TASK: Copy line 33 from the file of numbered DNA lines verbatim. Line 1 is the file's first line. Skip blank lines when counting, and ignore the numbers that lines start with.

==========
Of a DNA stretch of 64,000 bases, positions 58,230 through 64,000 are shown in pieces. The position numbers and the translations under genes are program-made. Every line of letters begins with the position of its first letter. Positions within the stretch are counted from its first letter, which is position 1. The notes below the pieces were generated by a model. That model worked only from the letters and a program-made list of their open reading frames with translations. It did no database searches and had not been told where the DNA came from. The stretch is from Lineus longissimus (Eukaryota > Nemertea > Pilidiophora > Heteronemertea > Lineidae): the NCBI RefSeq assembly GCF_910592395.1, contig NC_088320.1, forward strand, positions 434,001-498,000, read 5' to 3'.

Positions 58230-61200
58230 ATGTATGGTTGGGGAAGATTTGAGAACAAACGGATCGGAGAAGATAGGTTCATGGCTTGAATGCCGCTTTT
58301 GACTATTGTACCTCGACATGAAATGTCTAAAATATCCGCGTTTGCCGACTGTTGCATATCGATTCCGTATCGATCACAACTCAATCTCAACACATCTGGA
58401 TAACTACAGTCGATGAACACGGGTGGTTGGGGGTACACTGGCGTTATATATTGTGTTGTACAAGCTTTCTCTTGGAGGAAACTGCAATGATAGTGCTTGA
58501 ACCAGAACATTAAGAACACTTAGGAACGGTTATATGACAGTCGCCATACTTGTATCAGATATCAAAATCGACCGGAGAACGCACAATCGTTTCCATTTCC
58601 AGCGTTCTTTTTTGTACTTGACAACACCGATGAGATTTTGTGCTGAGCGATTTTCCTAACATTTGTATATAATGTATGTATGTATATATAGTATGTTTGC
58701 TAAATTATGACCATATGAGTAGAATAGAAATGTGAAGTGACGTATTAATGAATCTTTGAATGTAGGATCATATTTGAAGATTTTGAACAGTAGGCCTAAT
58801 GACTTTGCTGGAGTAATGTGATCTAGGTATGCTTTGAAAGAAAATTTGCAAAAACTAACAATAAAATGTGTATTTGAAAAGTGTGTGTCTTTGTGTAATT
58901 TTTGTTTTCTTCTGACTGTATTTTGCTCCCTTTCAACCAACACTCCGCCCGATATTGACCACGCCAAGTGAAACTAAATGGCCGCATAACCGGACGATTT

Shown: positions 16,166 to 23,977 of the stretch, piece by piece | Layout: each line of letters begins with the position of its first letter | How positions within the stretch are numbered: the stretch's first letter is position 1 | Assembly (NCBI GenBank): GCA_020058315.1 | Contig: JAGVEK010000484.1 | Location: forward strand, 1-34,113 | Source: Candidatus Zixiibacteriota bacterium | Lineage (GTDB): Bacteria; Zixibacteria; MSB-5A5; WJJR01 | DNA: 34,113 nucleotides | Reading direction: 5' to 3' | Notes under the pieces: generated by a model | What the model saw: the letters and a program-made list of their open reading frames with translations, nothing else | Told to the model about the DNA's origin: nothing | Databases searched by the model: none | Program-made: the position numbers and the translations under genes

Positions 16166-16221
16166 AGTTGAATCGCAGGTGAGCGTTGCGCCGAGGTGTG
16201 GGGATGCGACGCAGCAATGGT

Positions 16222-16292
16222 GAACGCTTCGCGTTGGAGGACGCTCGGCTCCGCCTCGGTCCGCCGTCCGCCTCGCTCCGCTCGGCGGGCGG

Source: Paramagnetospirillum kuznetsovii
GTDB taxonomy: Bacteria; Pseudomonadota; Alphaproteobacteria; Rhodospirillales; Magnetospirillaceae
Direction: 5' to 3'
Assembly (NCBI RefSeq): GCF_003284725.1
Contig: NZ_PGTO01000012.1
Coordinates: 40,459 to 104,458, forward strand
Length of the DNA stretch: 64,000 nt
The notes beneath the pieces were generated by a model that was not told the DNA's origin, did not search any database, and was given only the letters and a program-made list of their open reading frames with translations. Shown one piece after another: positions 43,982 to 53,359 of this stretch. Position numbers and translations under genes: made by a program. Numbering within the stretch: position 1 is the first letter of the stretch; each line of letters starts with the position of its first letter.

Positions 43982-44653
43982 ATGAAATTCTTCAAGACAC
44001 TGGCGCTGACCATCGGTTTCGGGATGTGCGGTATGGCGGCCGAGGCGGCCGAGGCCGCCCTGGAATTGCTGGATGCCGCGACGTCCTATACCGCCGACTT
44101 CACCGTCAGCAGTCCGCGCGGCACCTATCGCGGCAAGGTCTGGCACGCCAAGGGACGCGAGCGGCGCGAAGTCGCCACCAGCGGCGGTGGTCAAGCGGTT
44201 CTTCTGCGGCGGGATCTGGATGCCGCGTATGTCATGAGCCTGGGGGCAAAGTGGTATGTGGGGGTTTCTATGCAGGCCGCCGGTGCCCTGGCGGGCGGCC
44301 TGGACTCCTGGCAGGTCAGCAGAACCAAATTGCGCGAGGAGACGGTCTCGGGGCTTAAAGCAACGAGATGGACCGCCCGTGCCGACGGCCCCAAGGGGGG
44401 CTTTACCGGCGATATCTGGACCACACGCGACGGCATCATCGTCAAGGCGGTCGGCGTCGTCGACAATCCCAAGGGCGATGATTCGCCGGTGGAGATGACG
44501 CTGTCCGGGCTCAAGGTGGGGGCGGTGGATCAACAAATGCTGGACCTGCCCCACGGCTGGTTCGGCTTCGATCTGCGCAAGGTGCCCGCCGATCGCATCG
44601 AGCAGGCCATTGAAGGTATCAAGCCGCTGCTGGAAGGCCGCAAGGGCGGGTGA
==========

44601 AGCAGGCCATTGAAGGTATCAAGCCGCTGCTGGAAGGCCGCAAGGGCGGGTGA